How A Dog Car Seat Works
Just like small children, dogs don't fit into the standard car seat belt. But manufacturers of dog car seats need to take more than just the animal's size into consideration, since a person can't explain to a dog that they need to sit still while in a moving vehicle. Plus, since dogs move around on all fours, it's not comfortable for them to sit upright with their stomachs facing forward in the same way a person does. For that reason, dog car seats give one's pet a little room to move around.
Most models look like a glorified dog bed, but with elevated walls that prevent a pup from jumping out. Many are also equipped with padded interiors to keep a dog safe when the car is turning or stopping. There is usually a permanently-attached harness or leash on the inside of the car seat that secures the dog without making them feel constricted in their movements. Because some dogs become nervous in the car and forget their potty training, many dog car seats come with removable pads that are easy to clean.
There are several ways to ease a dog's anxiety in the car. One such method involves letting them remain within close proximity to their owners. Some car seats are designed to fit securely between the driver and front passenger seats. Dog owners with smaller pets can purchase a seat that doubles as a carrying bag when they get out of the car. These seats usually have storage compartments for essential travel items for pets, like treats, poop bags, and straps that hook securely around the back of a car seat or that sit comfortably on one's shoulders when used as a bag.
A Brief History Of Pet Transportation
As long as humans have had dogs, they've needed a way to travel with them. Several interesting methods have been developed over the years to solve the problem. In 1932, when most cars still had running boards on their sides, there was the Bird-dog's Palace. This crate-style device was constructed with metal on the outside to prevent dents or damage and insulated with soft material on the inside to prevent contact with the metal. On rainy days, people could place an oil-cloth over the crate to protect their dogs from the elements.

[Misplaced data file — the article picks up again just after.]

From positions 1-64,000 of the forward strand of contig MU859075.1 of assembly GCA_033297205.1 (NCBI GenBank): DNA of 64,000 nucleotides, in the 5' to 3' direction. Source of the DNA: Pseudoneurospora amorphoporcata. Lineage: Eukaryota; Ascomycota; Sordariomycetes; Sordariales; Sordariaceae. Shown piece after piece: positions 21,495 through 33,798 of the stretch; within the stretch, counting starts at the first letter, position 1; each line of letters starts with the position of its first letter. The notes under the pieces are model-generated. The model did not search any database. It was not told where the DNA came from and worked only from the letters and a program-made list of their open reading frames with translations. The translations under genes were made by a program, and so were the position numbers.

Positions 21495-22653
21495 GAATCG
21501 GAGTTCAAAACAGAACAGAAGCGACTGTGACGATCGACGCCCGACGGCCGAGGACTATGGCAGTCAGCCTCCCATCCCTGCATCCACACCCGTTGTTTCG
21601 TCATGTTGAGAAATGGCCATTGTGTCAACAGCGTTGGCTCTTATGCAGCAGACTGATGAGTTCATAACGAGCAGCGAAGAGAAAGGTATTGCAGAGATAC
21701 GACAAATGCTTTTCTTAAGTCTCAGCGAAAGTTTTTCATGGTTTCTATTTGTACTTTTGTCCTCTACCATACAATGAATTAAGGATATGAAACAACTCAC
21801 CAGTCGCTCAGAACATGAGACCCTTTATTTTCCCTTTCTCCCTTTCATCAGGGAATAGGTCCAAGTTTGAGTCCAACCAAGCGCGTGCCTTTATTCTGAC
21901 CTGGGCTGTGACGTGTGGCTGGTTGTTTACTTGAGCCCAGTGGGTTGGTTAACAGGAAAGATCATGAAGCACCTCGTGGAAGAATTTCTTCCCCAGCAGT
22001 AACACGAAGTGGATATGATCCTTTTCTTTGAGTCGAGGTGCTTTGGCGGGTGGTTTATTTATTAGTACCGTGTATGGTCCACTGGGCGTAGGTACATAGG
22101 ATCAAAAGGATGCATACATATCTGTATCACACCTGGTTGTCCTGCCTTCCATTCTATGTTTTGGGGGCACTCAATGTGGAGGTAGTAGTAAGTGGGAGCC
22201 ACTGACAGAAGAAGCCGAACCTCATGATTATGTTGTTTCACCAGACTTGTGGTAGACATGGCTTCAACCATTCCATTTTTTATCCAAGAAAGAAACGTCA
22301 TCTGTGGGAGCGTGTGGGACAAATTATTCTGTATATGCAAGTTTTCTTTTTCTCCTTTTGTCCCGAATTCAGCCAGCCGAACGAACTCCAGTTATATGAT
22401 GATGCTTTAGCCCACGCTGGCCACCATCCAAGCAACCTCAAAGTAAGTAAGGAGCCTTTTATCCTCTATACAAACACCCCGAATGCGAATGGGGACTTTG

In 1936 a sack came onto the market that could clamp onto the running board and the back seat window sill. The sack was equipped with openings at both the top and on the side from which a dog could stick their head out. This, however, did not have the sturdy design of the Bird-dog's Palace. The hooks that attached the device to the car had rubber tubing to prevent any damage to the vehicle, suggesting that the designers may have been more concerned with the car than the dog.
In 1975, a woman named Marie French received a patent for her pet trailer, which hooked up to the back of a car, and, with the exception of some food and water bowls, was relatively empty on the inside so pets could roam freely. It also featured built-in viewing ports so that pets could look outside, while also keeping it properly insulated. When listing her reasons for creating the trailer, French stated many of the same safety concerns that pet owners still have today, like the hazards of leaving a dog in a locked car when the owners get out and the lack of proper seatbelts for pets.
Additional Car Safety Tips For Dog Owners
A well-exercised dog is a well-behaved one, which is why all owners should take their pets for an extra-long walk or trip to the park before putting them in a car, plane, or any mode of transportation. Owners should get their pet accustomed to their car seat before even putting the dog in a vehicle. Encourage your dog to try out his car seat while he's inside the house through the use of treats and praise. This will help the him associate the seat with happy experiences.
If one has a long car trip planned, they should help their dog build up to being ready for that by taking them on several mini-car rides every day. It's much better to be forced to pull over for a whining dog when one is close to home as opposed to being hundreds of miles away and in unfamiliar territory. Owners should never feed their dog in a moving car. Eating while in a moving vehicle is one of the top choking hazards for dogs. Remember that dogs don't know to chew slowly and swallow carefully when they're in a moving vehicle.
As much as dogs may enjoy the experience, it's not safe to let them put their head out the window while the car is in motion. Owners who want to keep their dog happy and distracted during a ride should bring the pet's favorite toy or treat, so long as the treat isn't small enough for them to swallow.